Broad concludes that the experiences of religious people should be likened to the third scenario. He excludes the first one on the basis that there is no proper training to have veridical religious experiences any such training would produce the same kind of experience as the untrained experience. He rejects the second option on the account that drunkards seem to experience regular things with slight abnormalities. The fact that we would normally see them, but cannot, makes it very unlikely they are actually there. However, in regards to the third scenario, people with religious experiences are like the sighted people, and they cannot communicate everything that they experienced, but they can provide information that they perceived that anybody else could test. According to Broad this information was the ethics and standards of how to live a good life (Broad 2008, 215–216).

It is from this that Broad draws his conclusion stated earlier, where there is a core agreement between these religious experiences, one can reasonably say that there is an actual aspect of reality they are accessing, provided there is no positive evidence against it. Thus, the next question he asks himself is: is there any positive evidence against it?

The short answer is, “no.” Broad addresses two popular claims that would throw doubt on the veridicality of religious experiences: that the founders of religions and saints have very often been neurotic or suffered from some other bodily weakness, and that religious experience originates from other factors, such as sexual desire To the former, Broad points out that many saints and founders of religion have proven themselves to be quite capable of success in the secular world. He also mentions that many, if not all, geniuses have exhibited mental abnormality. Hence it would be surprising if religious geniuses were completely normal. A third rebuttal states that it is possible that in order to experience this other aspect of reality that many cannot, one might have to be slightly different mentally than the norm. The last rebuttal suggests that the veridicality of the experience of itself would produce the abnormalities in those who had strong experiences (Broad 2008, 217).

In regards to the second claim, Broad shows that people that make this claim often start off saying “X is a necessary condition of the existence of Y” and then start to treat X as if it is the same thing as Y, but in a more complex, or disguised form. Using sexual desire as an example, he shows how even if religious experiences are based in sexual emotion that origin does not make religious experience or its claims invalid (Broad 2008, 217–218).

Broad acknowledges that religious knowledge has a lot of nonsense and confusion in terms of its claims. He says that any one religion that claims to have complete knowledge on God’s existence and the nature of our world should not be taken seriously. Similarly he says holding to the opinion that the whole concept of religion is delusional is nearly as erroneous (Broad 2008, 219).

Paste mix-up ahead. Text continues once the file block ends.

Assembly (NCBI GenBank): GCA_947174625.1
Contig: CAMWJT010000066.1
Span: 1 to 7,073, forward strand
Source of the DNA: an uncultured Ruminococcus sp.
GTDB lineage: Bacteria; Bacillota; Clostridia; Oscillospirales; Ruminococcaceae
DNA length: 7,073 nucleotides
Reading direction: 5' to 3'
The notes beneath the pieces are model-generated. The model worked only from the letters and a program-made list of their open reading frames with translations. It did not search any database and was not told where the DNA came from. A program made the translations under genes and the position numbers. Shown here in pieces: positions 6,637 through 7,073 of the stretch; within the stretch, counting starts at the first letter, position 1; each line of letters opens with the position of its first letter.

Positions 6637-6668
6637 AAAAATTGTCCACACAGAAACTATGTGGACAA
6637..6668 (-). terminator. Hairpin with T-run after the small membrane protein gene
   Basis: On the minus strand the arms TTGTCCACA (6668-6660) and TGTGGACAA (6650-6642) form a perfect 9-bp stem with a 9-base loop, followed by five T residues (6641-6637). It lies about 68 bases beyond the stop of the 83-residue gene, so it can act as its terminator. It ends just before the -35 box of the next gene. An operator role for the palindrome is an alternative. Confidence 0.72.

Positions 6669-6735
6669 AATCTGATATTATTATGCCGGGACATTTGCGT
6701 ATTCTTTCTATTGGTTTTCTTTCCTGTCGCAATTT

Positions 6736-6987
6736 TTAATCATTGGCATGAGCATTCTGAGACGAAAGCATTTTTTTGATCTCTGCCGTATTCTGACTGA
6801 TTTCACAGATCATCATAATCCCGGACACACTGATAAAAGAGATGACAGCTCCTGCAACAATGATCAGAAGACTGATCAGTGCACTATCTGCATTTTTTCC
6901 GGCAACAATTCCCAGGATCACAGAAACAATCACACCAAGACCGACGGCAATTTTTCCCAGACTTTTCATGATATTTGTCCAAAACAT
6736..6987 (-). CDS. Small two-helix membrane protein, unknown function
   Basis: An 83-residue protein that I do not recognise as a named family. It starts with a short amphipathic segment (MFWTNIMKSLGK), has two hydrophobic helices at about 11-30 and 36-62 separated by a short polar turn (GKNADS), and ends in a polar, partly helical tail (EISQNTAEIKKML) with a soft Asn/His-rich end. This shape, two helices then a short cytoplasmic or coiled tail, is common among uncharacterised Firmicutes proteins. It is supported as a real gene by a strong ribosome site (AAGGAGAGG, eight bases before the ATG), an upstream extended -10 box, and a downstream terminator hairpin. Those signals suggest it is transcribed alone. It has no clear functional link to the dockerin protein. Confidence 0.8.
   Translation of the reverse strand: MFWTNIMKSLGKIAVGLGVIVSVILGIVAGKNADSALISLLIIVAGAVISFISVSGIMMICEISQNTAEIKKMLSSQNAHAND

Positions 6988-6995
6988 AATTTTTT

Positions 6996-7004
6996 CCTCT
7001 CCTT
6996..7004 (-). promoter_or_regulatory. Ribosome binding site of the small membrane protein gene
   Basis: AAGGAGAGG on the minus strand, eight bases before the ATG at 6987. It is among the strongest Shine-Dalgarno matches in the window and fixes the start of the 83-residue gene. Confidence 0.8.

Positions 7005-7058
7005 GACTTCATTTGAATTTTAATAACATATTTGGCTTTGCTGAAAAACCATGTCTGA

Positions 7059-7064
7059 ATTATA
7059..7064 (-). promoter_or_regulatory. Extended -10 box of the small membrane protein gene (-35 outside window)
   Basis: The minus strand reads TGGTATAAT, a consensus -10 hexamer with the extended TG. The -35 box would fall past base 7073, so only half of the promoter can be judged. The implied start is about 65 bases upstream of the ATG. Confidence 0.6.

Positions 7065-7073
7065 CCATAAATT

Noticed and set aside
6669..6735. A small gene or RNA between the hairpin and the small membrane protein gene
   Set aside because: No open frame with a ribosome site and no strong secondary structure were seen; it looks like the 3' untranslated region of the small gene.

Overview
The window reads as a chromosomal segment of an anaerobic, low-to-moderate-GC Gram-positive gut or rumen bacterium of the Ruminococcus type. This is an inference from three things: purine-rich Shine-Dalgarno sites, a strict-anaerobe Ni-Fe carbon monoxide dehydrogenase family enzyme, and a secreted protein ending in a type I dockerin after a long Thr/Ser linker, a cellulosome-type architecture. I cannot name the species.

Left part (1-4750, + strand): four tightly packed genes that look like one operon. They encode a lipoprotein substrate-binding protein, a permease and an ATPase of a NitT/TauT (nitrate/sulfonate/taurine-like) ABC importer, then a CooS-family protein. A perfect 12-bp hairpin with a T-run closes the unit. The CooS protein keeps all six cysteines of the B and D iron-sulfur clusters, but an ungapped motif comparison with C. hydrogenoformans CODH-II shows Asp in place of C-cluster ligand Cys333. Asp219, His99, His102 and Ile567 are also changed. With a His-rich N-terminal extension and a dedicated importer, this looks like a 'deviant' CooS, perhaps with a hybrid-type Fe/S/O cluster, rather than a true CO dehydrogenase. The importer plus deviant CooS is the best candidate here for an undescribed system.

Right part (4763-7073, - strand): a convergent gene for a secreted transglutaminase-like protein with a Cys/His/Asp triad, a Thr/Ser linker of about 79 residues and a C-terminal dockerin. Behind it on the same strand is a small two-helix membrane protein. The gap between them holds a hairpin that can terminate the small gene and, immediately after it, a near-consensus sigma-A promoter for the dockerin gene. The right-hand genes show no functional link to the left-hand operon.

Broad’s argument is laid out very well, and he makes a coherent argument. However, one of his main claims is the analogy between the sighted and the blind. According to him religious experiences have allowed humanity to have ethics. Unfortunately, Russell clearly showed why the existence of ethics does not necessarily mean that the experience is veridical. In his debate with Copleston, Copleston claims the religious experience’s good moral effect on people as evidence that it is true.

Russell points out that there is no evidence in favour of the truth of a belief just because it can affect someone morally. He uses himself as an example, pointing out that while he has been significantly changed by experiences before, they did not involve anything outside of his self. He takes it a step further and uses the analogy of a person loving a fictional character to show that things which do not exist are perfectly capable of influencing people. If there is a boy who adores some hero character, and that hero character has good morals, then the boy will be affected in the same way Copleston described for people affected by religious experience.

Copleston admits that the boy in this case is influenced by real value if not something that exists otherwise. Russell in this way managed to undermine the main point of Broad’s argument. Russell’s’ other main point regarding the argument from experience was that people only agree that what we perceive exists in reality because enough people can perceive it. Religious experience is a very private phenomenon which makes it hard be accepted as veridical (Russell and Copleston 2008, 210).

Russell’s position is the stronger, because his argument uproots a fundamental element of Broad’s argument. By taking away the religious experience’s gift of moral information, Broad very little to argue. Broad’s only evidence for the veridicality of these experiences were ethical truths. If the experiences have no evidence of being veridical then there is no reason to believe that they are anything other than delusions. Broad admitted this when he said that the experiences could be considered true "…unless there be some positive reason to think otherwise.(Broad 2008, 217)"

It is for that simple reason that Russell has the stronger position. This is a good example of how an argument doesn’t have to be long or complex to successfully refute a long or complex argument. Broad’s analysis was in-depth, and very thorough. He considered many rebuttals, and defended his hypothesis very well. However, he left a glaring hole in his logic, which was immediately seen in another situation by Bertrand Russell, and much like a complex machine, that missing piece was a fatal flaw in the whole.


Broad, Charlie D. "The Argument From Religious Experience." In Introduction to Philosophy: Classical and Contemporary Readings, edited by Louis P. Pojman. 4th ed. By Louis P. Pojman and James Fieser, 212–19. New York: Oxford UP, 2008.

Russell, Bertrand, and Frederick C. Copleston. "A Debate on the Argument From Religious Experience." In Introduction to Philosophy: Classical and Contemporary Readings, edited by Louis P. Pojman. 4th ed. By Louis P. Pojman and James Fieser, 209–211. New York: Oxford UP, 2008.